One of the SQL features I like about SQL Developer is the possibility to look at the content of a BLOB column.

This feature was very useful during my quest on the content of the flows-files table. And I don’t think other tools like TOAD, SQL Navigator, PL/SQL Developer has those possibilities …

Just by clicking on the blob-column in the result grid, a popup window is opened where you can specify that you want to see the content as text or image.

When this column contains plain text, there is no problem at all to have a look at the content. The following example opens a tab-delimited file.

SQL Developer can even visualize binary images (gif, jpeg, bmp). Very handy …

Apex: Housekeeping Your Flow Files

In my previous blog, I explained the problem we encountered with flows_files.wwv_flow_file_objects$ aka APEX_APPLICATION_FILES.

I did some further investigations on the content of that table to 1) detect the ‘big size spenders’ and to 2) see whether or not there exist some orphan entries. I also wanted to know if we could write a delete statement to remove those obsolete records.

My research was not that easy …and not really satisfying…



This table is really used for all kinds of uploads of files into an Apex environment.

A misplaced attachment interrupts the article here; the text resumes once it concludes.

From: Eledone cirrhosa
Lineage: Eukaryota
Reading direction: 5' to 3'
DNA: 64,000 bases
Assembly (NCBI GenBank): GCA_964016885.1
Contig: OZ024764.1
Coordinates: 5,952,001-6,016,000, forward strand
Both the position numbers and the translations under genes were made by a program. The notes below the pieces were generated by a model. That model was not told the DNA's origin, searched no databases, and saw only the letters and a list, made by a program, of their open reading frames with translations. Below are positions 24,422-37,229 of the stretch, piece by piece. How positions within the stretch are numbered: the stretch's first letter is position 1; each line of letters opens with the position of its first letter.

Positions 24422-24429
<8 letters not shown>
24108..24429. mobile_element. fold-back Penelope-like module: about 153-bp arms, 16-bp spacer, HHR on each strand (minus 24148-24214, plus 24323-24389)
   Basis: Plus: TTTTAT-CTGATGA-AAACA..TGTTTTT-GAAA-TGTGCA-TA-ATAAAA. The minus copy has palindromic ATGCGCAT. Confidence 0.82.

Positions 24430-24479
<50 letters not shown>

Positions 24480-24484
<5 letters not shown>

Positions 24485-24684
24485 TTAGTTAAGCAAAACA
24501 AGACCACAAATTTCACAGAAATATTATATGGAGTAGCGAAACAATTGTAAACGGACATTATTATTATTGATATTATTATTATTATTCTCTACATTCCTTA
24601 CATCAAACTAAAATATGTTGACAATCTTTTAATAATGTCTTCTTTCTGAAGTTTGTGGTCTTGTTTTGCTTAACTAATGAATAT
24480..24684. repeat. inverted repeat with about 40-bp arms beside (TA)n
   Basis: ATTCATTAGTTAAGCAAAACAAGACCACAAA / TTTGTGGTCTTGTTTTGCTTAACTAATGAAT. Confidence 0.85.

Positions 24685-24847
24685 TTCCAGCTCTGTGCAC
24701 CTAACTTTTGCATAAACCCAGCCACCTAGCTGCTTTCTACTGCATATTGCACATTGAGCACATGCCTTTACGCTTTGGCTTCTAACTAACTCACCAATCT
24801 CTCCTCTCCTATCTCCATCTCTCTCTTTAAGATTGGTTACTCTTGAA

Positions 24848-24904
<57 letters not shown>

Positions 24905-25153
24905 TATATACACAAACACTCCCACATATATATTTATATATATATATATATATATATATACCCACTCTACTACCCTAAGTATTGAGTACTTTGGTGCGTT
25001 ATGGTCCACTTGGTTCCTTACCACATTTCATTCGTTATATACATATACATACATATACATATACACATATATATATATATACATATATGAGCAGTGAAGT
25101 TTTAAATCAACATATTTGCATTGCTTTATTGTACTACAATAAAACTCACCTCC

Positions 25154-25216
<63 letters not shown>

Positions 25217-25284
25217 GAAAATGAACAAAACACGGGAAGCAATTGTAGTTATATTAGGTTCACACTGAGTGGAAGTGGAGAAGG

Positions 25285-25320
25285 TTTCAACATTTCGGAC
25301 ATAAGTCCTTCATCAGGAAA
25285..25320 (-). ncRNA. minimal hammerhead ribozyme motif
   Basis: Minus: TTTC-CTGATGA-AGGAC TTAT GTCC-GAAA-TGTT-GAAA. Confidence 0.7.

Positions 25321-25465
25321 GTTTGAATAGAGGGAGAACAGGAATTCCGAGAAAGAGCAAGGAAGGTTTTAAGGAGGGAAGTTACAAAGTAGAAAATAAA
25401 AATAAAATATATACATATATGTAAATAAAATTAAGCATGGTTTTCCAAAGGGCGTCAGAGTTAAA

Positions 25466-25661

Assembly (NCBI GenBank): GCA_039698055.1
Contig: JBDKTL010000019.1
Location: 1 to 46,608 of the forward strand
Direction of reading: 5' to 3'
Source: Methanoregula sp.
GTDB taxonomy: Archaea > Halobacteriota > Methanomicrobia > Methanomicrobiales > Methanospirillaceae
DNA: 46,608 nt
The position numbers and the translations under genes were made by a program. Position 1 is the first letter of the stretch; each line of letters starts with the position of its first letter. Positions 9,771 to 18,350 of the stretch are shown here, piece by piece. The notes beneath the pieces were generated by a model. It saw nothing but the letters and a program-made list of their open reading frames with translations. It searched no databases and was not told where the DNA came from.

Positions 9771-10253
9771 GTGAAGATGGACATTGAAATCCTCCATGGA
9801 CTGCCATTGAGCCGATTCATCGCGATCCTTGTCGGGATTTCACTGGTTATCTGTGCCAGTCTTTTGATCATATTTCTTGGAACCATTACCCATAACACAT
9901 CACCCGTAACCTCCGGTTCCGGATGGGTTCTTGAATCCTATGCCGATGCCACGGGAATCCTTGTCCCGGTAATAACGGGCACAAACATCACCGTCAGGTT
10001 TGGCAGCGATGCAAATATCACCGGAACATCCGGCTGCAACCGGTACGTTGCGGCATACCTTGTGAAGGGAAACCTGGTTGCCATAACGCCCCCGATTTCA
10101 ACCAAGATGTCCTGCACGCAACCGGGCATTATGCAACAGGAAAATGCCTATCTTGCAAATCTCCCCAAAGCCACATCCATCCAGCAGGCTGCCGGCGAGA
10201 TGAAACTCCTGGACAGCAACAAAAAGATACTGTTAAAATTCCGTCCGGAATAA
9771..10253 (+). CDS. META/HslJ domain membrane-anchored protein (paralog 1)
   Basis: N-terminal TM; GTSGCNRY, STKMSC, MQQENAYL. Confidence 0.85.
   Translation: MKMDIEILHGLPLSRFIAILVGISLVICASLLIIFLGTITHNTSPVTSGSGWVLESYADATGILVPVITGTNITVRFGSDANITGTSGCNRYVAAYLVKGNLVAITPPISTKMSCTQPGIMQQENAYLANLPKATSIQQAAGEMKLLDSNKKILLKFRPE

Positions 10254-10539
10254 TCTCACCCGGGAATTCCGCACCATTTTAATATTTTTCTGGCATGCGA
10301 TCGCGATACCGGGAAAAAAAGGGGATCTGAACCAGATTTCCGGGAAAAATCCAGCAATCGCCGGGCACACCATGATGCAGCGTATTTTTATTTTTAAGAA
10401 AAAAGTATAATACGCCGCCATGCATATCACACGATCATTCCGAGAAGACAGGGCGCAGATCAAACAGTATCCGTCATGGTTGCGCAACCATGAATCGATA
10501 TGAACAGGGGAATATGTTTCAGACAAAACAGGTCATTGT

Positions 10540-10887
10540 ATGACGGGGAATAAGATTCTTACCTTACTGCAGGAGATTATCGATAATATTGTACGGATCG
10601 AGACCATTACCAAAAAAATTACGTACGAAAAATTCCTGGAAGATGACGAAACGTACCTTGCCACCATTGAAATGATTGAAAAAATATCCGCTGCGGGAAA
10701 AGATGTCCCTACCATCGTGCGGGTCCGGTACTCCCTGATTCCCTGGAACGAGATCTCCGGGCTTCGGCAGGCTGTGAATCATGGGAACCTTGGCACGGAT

Apex uses different types of repositories:

  • an export repository
  • an image repository
  • a css repository
  • a text data load repository (accessible via Utilities)
  • workspace import/export repository (via Internal)
  • SQL Workshop script repository

The main columns I concentrated on are:

By executing following query (as user FLOWS_020200), we can see which (uploaded) files exist and how much space they are taking.

SELECT o.security_group_id,
o.flow_id,
o.filename,
o.doc_size,
o.mime_type,
o.file_type,
o.content_type
FROM wwv_flow_file_objects$ o
ORDER BY 1,2

By sorting on DOC_SIZE DESC, we could easily isolate those files that took a lot of space in the database. Based on the type, the developer was asked to clean up his Apex repositories.

For a lot of entries, we could not that easy map to an existing repository.
We noticed very often that the value of FLOW_ID equals to 0.

At first we thought that we could remove all those records. When we uploaded a file via our custom application and did not delete it from the APEX_APPLICATION_FILES view, the entry remained in the files-table with flow_id = 0.

On the other hand when browsing the data in the table, we discovered based on the filename and mime type that workspace images and uploaded css-files are also stored that way.

And in some cases, not only the flow_id = 0, but also the security_group_id = 0.

Based on the filename and the content we could for almost 100% certainty say that all those entries were obsolete and could be deleted. We used the following statement:

DELETE FROM wwv_flow_file_objects$
WHERE security_group_id = 0
AND flow_id = 0
AND file_type IS NULL

The cleaning of other entries we did on a record-by-record base.

Lessons learned

  • when uploading a document/an image into your custom application ALWAYS delete the files in the apex_application_files when you have transferred it to your own table

  • check on a regular base your oracle alert file
  • clear the different repositories within Apex when you do not longer need that file !
  • when deleting manually records (check, double check and take a backup)